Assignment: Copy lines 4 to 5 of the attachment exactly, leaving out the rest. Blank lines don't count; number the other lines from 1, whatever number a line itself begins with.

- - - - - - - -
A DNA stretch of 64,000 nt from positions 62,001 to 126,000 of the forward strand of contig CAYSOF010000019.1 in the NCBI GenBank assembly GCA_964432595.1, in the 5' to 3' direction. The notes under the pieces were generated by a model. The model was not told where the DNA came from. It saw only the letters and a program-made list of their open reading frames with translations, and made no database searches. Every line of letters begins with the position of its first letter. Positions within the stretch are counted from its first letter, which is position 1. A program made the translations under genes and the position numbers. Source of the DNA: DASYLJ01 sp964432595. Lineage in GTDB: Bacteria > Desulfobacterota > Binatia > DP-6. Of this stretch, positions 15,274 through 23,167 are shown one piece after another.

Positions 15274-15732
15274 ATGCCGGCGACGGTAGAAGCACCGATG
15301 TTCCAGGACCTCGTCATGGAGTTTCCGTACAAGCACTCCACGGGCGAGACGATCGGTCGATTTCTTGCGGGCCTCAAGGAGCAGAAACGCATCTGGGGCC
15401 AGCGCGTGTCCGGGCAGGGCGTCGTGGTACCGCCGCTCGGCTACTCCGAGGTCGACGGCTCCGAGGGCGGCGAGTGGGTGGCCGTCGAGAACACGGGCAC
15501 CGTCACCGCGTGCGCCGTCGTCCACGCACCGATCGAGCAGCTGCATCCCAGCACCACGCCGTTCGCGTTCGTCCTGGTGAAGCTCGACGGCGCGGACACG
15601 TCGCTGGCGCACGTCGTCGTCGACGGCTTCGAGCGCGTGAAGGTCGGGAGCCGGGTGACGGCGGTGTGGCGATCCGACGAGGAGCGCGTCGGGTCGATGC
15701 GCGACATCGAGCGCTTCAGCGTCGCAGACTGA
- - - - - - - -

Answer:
15301 TTCCAGGACCTCGTCATGGAGTTTCCGTACAAGCACTCCACGGGCGAGACGATCGGTCGATTTCTTGCGGGCCTCAAGGAGCAGAAACGCATCTGGGGCC
15401 AGCGCGTGTCCGGGCAGGGCGTCGTGGTACCGCCGCTCGGCTACTCCGAGGTCGACGGCTCCGAGGGCGGCGAGTGGGTGGCCGTCGAGAACACGGGCAC